Top execs of mental health clinic chain arrested in $200 million Medicare fraud crackdown

October 22, 2010

Even by Miami-Dade's reputation for Medicare fraud, the indictment was a shocker:

American Therapeutic's patients could not feed themselves or control their own bodily waste.

Many lacked the mental capacity to respond to counseling; instead they simply stared at walls or watched TV.

An employee complained that those patients should be ineligible for Medicare since they could not benefit from treatment.

She got fired.

That launched whistle-blower and criminal investigations that led to the Justice Department's takedown Thursday of Miami-based American Therapeutic Corp., the nation's largest chain of mental health clinics.

Federal prosecutors charged the company and four top executives with scheming to fleece $200 million from the taxpayer-funded healthcare program.

“Some of the patients were not even cognizant of where they were or what was going on around them,'' said Lanny A. Breuer, assistant attorney general of Justice's criminal division.

“Other patients were simply there to make money, through kickbacks,'' said Breuer, who flew to Miami for a news conference at the U.S. attorney's office.

At the crack of dawn Thursday, federal agents arrested Lawrence S. Duran, 48, of North Miami, the owner of American Therapeutic; Marianella Valera, 39, the company's CEO; Margarita Acevedo, 40, the firm's marketing director; and Judith Negron, 39, vice president of a subsidiary.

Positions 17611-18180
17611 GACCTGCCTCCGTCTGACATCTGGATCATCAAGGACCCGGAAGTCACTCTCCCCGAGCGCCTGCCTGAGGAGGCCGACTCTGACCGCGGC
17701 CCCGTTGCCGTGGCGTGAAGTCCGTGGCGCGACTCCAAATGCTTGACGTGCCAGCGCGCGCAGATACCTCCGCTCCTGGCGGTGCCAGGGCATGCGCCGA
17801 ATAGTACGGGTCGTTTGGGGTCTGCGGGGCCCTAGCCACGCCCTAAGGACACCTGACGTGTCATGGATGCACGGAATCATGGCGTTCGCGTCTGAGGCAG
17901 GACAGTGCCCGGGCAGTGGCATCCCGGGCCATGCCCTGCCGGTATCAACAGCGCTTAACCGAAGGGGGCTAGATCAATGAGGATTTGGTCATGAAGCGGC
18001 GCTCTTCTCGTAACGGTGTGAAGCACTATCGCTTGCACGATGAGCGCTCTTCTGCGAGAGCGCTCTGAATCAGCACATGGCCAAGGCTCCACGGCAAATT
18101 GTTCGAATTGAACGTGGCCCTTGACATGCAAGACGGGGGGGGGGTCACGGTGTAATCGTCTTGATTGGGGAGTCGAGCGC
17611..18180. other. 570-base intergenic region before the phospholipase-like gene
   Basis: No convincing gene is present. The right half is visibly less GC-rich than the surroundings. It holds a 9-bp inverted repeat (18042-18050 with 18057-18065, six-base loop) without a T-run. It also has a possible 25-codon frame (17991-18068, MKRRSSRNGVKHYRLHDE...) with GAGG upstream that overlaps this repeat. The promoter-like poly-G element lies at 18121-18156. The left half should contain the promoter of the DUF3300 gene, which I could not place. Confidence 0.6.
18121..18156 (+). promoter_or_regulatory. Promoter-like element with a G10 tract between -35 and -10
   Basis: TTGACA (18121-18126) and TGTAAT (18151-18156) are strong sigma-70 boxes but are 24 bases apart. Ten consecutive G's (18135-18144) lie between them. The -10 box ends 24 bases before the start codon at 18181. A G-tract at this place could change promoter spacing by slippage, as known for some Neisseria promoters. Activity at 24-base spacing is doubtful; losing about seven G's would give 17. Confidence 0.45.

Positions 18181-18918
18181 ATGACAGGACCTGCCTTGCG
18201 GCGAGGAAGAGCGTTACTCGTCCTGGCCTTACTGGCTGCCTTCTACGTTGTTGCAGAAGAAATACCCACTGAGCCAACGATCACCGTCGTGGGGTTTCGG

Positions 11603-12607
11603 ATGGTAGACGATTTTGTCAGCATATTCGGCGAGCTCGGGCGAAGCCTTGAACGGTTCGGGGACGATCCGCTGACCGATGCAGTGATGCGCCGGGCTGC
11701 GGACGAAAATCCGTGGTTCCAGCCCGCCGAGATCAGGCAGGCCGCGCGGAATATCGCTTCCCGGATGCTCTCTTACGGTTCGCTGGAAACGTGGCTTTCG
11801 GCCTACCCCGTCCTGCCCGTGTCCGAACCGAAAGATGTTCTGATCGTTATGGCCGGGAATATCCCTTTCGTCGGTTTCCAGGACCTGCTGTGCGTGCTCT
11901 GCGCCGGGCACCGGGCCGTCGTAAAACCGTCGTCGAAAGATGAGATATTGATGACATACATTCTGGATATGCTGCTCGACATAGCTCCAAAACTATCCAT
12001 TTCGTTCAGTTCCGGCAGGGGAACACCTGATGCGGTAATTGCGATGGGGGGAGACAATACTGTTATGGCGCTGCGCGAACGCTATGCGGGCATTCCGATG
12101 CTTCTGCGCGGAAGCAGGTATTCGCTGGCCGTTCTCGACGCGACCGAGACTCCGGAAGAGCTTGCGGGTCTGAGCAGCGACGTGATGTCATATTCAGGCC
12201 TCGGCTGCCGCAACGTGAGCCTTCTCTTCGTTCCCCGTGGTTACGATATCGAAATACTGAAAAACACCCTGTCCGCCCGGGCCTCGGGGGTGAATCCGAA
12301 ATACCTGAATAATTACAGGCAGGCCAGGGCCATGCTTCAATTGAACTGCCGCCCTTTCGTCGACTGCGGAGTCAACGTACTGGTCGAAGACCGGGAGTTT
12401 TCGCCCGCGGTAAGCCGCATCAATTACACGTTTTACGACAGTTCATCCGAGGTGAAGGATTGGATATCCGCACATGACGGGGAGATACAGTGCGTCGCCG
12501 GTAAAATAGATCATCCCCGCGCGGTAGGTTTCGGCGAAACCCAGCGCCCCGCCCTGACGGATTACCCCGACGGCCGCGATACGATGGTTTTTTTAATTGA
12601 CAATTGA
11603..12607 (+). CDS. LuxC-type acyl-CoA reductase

Since 2003, Medicare paid the chain a total of $84 million—taxpayer money that authorities say was mostly blown on luxury items, including Duran's 2009 Maserati Quattroporte and Valera's bayfront condo at the Opera Towers. Duran and Valera also spent the money on trips to Switzerland, Dominican Republic and Cuba.

The feds obtained court orders to freeze the employees' personal and corporate bank accounts in an attempt to salvage possibly a few million dollars of the Medicare payments.

The indictment charged American Therapeutic, a seven-clinic chain, and its subsidiary, Medlink Professional Management Group, Inc., and the four employees with conspiring to defraud Medicare for group therapy sessions that were either unnecessary or not provided to patients, many suffering from Alzheimer's or dementia.

The ring is also accused of paying bribes to recruiters who tapped into an endless supply of patients from assisted-living facilities and halfway houses, who also received kickbacks for the referrals.

The accused ringleaders, Duran and Valera, instructed doctors and employees to alter patient charts, medical diagnoses, therapy session notes and drug medications to make American Therapeutic's thousands of claims look legitimate to Medicare, according to court documents.

Whether they harmed any patients is the subject of “an ongoing investigation,” Breuer and other Justice Department officials said.

On Thursday morning, 160 agents from the FBI and Health and Human Services raided American Therapeutic's clinics at 1801 NE Second Ave. and other South Florida locations. They carried out boxes of records, computers and other evidence and loaded them into vans. Patients who showed up for their daily mental health sessions were asked to leave.


Later Thursday, in federal court, the four defendants had their first appearance. They were dressed in Euro-style T-shirts and pants -- though they were cuffed at the wrists and ankles.